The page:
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I watched the whole series and for some reason all I can remember is the scene where they parachute in and someone gets lost or something :shrug: And maybe some scene where the soldiers are holed up near a wall or something...or maybe a parade in the Netherlands or something :lmao:

You don't remember blood and gore and guts and veins your teeth? Eating dead burnt bodies? I mean kill? Kill. KILL. KILL!!!

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I watched the whole series and for some reason all I can remember is the scene where they parachute in and someone gets lost or something :shrug: And maybe some scene where the soldiers are holed up near a wall or something...or maybe a parade in the Netherlands or something :lmao:

You don't remember blood and gore and guts and veins your teeth? Eating dead burnt bodies? I mean kill? Kill. KILL. KILL!!!
That's all I honestly remember. There were people at my work (specifically an old slick talking saleswhore) saying how it was the best series ever. She obviously didn't see The Shining miniseries.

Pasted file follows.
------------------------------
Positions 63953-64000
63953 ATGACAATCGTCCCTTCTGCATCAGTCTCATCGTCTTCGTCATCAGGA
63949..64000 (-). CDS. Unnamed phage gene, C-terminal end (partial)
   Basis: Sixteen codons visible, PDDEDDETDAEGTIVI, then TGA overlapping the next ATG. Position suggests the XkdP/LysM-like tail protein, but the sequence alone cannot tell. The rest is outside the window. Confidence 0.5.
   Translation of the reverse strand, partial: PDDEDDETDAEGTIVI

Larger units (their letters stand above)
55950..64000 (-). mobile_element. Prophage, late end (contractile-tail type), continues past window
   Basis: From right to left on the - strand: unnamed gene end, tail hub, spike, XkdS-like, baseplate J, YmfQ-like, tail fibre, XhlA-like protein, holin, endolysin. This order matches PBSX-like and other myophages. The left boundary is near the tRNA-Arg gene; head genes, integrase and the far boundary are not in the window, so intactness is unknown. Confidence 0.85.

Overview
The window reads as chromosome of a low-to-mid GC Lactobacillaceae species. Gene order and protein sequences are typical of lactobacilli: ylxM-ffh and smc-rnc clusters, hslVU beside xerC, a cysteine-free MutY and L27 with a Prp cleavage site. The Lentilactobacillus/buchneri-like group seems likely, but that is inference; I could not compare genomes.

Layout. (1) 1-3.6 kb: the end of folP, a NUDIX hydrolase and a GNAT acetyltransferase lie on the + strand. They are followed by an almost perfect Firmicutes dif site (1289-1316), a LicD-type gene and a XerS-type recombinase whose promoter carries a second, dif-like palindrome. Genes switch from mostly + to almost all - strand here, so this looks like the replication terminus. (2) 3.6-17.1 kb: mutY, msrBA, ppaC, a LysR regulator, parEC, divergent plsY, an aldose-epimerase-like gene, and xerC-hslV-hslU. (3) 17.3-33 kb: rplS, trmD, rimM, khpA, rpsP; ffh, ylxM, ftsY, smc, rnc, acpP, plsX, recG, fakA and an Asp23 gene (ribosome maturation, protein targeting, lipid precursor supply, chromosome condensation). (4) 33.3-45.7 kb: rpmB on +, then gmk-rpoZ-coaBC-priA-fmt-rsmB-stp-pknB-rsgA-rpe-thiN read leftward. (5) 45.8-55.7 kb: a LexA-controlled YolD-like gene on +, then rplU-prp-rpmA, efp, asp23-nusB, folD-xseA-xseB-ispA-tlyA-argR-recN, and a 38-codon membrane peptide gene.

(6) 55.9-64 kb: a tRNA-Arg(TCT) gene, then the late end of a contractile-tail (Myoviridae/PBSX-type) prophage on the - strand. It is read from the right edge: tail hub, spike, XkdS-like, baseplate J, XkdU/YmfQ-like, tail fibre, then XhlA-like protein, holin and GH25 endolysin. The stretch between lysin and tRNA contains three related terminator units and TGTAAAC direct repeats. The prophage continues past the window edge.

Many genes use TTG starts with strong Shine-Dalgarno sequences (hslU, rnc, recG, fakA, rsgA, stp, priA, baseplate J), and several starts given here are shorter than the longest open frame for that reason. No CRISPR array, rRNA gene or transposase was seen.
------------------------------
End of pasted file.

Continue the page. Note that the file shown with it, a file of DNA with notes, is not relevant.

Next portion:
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Some of you may find this page fascinating as I do Link.

Website by Airborne Historian and renowned expert Mark Bando. Link takes you to his "Band Of Brother's" page where he breaks down each episode and critiques the authenticity of each episode.

Very interesting, thanks.

Gotta say though saying Spielberg didn't consult the right people in the first paragraph is silly. The author couldn't be a better historian on some of these battles and he had the living BOB. Cmon now

:thumbdown:

That site does have a lot of good info but gimme a break. Yes there are plenty of "errors" in BOB...it wasn't a documentary. This is true for every historical drama.

I read that link some more and geesh is he being nitpicky. I wish he'd have had a nitpicky section for some to click on, because the rest of the stuff weeded thru that is interesting.

Some of it is insane really, Winters' leg bag comes off in 3 seconds not 2. The characters could not see thru the hedgerow(and you couldn't when the camera went there) but it's not dense enough?